In 1949, a team led by chemist Linus Pauling placed hemoglobin solutions from people with a disabling form of anemia and from healthy volunteers in an electric field, and found that the two samples migrated at different rates. In this way, the technique of electrophoresis helped decipher the molecular abnormality behind sickle cell disease, the most common genetic disease among blacks.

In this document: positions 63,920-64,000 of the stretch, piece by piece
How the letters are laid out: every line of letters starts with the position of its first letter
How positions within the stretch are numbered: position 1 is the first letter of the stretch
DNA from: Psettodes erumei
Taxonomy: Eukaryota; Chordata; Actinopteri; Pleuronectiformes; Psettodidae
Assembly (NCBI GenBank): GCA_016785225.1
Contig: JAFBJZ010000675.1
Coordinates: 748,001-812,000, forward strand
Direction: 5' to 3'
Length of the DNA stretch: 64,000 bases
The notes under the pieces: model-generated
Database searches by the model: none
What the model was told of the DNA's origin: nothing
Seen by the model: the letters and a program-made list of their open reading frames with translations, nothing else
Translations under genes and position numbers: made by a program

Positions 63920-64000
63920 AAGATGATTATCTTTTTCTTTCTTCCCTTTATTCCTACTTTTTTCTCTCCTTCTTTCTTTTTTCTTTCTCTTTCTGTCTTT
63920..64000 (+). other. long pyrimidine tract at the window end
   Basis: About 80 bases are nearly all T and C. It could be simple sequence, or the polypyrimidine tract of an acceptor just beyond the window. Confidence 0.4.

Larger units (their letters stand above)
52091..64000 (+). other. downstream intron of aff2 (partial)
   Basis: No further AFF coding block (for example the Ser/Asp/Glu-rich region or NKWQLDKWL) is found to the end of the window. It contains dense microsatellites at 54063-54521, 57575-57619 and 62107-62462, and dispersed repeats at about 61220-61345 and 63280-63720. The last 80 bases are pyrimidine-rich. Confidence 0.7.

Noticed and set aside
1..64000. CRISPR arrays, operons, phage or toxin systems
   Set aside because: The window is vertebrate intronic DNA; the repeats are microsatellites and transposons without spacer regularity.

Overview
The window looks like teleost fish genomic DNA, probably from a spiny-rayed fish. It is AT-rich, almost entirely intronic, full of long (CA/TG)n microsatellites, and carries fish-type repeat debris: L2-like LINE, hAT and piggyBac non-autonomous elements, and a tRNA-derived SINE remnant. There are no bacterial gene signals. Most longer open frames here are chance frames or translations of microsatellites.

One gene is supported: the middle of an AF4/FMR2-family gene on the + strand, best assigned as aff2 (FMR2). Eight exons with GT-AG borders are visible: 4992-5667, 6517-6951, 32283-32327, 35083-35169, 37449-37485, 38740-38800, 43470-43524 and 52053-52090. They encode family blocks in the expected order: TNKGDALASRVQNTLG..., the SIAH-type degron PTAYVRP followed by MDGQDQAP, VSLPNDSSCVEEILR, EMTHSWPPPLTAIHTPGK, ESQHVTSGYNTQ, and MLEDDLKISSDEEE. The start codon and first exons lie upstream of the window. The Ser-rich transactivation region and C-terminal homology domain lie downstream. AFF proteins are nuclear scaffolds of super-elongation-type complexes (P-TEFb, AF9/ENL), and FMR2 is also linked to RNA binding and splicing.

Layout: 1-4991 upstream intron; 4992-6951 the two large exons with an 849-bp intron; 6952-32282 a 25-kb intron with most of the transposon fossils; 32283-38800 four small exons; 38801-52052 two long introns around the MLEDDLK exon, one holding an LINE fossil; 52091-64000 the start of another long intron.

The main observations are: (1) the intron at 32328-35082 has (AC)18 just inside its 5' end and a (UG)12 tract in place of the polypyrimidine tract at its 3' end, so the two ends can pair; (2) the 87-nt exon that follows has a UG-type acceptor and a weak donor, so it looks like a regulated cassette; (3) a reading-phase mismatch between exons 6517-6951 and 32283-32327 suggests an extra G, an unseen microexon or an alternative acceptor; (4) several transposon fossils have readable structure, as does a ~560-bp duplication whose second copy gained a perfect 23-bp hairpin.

Forty years and many modifications later, a variation of the same technique helped highlight the differences in DNA sequences among healthy volunteers and those whose lungs and pancreases had the life choked out of them by the mucus accumulation of cystic fibrosis, the most common genetic disease among whites.

Today, gel electrophoresis is indispensable in both research and clinical laboratories as a means of separating macromolecules such as nucleic acids and proteins. The wide variety of applications include determination of a gene's sequence, isolation of entire chromosomes, and separation...

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